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Improvement of long-term outcome in schizophrenia: switching to risperidone long-acting injectable
© The Author(s) 2006
Published: 28 February 2006
Risperidone microspheres represents the first long-acting injectable preparation of an atypical antipsychotic. The Switch to Risperidone Microspheres (StoRMI) trial investigated the maintained efficacy and safety of this formulation of risperidone long-acting microspheres in patients with schizophrenia or other psychotic disorders when swhitchingswitching from typical depot or oral neuroleptics to long-acting risperidone microspheres. We report here the results of a subgroup analysis of Greek patients.
Materials and methods
Patients who were symptomatically stable on any previous antipsychotic medication for >/ = 1 month received intramuscular injections of long-acting risperidone 25 mg (increased to 37.5 or 50 mg, if necessary) every two weeks for 6 months. Previous antipsychotics were continued concomitantly during the first 3 weeks of long-acting risperidone therapy.
The analysis included 91 male and 31 female patients of mean age 42.5 years. The majority of patients had schizophrenia (84%; mostly paranoid according to DSM-IV criteria). Other diagnoses were schizoaffective disorder (9%) and other psychotic disorders (8%). Previous antipsychotic therapy was mostly atypical antipsychotics (72%) as well as conventional depot and oral antipsychotics. Reasons for switching were mainly (66%) non-compliance with previous therapy (66%), insufficient efficacy (22%) and side effects (18%). The majority of patients (77%) completed the 6-months period of therapy; most common reasons for discontinuation were adverse events (9%), withdrawal of consent (8%), and patients lost to follow-up (6%). There were significant reductions from baseline (p < 0.001) at 1, 3, and 6 months in mean scores for the total PANSS as well as for positive, negative and general psychopathology subscales. At endpoint, 73% of patients had >20% improvement in PANSS total scores. According to the Clinical Global Impression (CGI), patients improved significantly (p < 0.001) with the group classified as "not ill/borderline ill" rising from 2.5% at baseline to 16% at endpoint. There were significant improvements from baseline to endpoint (p < 0.0001) in all components of SF-36 Quality of Life Questionnaire. Global Assessment of Function (GAF) and patient satisfaction also increased significantly (p < 0.0001) from baseline. No unexpected adverse events were reported and the ESRS total scores of ESRS were reduced significantly (p < 0.005) from baseline at all visits.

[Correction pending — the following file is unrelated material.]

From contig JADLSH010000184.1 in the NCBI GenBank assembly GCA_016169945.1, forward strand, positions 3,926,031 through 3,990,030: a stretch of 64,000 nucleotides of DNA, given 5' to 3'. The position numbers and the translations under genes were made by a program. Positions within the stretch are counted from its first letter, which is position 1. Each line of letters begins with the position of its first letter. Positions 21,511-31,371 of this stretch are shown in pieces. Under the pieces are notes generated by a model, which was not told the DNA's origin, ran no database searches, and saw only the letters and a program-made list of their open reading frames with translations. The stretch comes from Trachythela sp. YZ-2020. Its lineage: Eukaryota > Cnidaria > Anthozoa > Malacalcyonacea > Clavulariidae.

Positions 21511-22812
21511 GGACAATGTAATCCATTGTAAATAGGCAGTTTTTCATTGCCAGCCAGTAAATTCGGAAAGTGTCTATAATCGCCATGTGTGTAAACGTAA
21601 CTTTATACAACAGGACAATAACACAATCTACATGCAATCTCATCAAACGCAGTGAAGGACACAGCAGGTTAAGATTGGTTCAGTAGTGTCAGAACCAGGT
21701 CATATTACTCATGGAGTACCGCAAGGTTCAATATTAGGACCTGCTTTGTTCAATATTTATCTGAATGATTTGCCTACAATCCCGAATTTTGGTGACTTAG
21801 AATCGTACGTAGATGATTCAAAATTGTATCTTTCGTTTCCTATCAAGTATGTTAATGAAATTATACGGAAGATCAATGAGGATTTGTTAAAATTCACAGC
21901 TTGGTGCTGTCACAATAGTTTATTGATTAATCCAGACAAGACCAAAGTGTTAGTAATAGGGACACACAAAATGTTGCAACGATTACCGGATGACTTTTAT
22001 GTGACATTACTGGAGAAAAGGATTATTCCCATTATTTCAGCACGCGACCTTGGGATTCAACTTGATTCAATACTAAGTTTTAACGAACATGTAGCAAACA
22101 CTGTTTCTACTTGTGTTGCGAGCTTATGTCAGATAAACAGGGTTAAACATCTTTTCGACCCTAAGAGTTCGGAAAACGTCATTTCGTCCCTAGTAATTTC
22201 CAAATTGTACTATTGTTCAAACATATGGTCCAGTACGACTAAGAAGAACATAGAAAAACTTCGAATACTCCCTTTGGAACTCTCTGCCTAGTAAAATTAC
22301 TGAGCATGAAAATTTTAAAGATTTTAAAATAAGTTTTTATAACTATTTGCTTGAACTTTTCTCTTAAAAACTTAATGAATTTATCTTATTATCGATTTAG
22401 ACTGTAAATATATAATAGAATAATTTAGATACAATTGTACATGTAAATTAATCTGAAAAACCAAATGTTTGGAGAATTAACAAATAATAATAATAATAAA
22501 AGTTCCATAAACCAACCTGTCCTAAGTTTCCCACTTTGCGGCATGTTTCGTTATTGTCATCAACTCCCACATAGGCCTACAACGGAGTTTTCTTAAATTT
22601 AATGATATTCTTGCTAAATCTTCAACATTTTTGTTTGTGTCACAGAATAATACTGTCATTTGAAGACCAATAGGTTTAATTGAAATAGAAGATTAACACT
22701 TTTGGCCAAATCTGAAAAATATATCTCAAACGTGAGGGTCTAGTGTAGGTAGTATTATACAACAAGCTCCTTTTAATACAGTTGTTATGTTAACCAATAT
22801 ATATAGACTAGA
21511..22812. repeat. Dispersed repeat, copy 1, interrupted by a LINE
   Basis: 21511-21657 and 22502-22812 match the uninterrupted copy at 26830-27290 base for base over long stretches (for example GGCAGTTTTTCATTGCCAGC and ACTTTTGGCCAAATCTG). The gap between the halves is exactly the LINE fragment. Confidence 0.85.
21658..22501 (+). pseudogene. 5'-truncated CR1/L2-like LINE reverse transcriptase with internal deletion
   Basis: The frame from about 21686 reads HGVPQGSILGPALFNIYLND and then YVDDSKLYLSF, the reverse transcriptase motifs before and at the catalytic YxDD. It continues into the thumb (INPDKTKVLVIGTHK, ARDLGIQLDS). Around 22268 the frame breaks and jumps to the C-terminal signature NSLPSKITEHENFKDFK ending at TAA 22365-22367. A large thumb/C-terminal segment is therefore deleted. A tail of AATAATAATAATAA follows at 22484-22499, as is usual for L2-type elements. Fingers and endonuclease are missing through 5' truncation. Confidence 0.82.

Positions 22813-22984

Switching to long-acting injectable risperidone was associated with significant improvement of symptoms. Efficacy was not only maintained but patients showed further, significant, sustained improvement of symptoms after switching. Patient satisfaction was significantly higher at endpoint than at baseline.
This study was supported by Janssen-Cilag